District Judge Curtis DeLapp. Courtesy

The Chief Justice of the Oklahoma Supreme Court alleged in a document filed late Wednesday that Washington County District Judge Curtis DeLapp is guilty of gross neglect of duty, oppression in office and asked that DeLapp be removed from judicial office.

As a result, DeLapp will face a trial the following month in front of a panel of judges from across the state.

DeLapp came under fire in March after The Frontier documented a string of cases where he had ordered people to jail for seemingly minor cases of courtroom misbehavior such as talking in court. In one case profiled by The Frontier, DeLapp ordered a woman jailed without bond for six months after the woman allegedly talked in court.

In the 27-page document filed Wednesday, Chief Justice Douglas Combs laid out a number of allegations against DeLapp, including that he had falsified court records in order to justify a six-month jail term against a woman who had allegedly spoken out loud in his courtroom during a hearing.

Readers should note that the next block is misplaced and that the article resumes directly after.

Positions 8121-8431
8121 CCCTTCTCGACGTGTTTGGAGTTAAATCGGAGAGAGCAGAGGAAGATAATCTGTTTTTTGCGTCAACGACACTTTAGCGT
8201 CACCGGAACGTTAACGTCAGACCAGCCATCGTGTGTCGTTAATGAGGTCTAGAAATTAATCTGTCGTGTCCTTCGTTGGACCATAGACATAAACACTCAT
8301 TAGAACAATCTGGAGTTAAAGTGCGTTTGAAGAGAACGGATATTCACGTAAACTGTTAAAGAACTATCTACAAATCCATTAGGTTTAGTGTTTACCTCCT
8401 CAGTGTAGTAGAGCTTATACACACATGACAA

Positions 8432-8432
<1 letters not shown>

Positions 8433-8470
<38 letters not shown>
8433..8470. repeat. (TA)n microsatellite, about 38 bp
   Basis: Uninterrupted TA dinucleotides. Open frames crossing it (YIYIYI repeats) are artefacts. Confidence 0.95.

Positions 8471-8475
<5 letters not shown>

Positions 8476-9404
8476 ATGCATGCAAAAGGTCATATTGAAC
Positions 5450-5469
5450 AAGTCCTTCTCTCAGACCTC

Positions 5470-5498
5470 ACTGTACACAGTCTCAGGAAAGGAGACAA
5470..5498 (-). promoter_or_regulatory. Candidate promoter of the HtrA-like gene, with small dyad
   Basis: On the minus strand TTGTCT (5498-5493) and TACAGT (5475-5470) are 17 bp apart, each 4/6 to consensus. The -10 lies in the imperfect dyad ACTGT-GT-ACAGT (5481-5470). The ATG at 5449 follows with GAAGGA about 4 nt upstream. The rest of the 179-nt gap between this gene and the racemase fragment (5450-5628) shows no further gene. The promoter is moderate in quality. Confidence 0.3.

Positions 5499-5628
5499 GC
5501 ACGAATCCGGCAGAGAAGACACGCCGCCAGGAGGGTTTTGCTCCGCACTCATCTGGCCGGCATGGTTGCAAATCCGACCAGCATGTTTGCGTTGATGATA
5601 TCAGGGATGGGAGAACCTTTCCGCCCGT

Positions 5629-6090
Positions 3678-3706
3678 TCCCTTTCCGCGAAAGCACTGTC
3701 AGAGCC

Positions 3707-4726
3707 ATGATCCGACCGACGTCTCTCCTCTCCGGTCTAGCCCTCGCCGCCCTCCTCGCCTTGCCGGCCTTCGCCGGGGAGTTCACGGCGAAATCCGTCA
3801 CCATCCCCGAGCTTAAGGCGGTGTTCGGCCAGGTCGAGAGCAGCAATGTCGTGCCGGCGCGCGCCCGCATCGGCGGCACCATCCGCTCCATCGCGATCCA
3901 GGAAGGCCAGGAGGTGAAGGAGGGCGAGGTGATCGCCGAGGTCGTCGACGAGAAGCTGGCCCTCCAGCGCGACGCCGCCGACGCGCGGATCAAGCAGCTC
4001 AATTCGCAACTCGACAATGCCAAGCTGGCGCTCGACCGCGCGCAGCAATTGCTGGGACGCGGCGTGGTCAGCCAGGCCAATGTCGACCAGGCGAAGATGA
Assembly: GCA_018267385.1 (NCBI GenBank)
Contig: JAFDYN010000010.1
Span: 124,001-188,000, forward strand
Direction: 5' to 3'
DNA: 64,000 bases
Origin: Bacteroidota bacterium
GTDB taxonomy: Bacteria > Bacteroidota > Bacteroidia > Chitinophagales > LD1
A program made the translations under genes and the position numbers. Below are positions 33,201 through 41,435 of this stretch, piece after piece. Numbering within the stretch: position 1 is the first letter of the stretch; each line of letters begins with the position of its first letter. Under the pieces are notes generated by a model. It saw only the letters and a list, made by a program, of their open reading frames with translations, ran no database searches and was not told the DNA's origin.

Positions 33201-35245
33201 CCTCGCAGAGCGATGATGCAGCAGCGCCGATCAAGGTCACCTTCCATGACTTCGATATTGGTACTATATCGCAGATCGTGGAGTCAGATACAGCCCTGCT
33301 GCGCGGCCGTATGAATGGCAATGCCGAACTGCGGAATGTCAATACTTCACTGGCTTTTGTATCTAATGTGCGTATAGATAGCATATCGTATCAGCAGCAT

DeLapp, he wrote, had issued “in excess” of 200 direct contempt citations ordering jail time since 2016. His “use and application of direct contempt ignored each individual’s due process rights,” Combs wrote. “The routine denial of individuals’ access to justice constitutes oppression in office.”

Further, Combs wrote, DeLapp’s “complete disregard of applicable laws and fundamental rights demonstrates a gross neglect of duty.

“The pattern of conduct demonstrates (DeLapp’s) lack of temperment to serve as a judge.”

The first two cases Combs noted in his order are both cases The Frontier covered in March.

Randa Ludlow.

Randa Ludlow, 19, was a courtroom spectator when she was arrested for contempt last November. Ludlow was allegedly asked to leave DeLapp’s courtroom after talking to another spectator on two occasions, according to court records.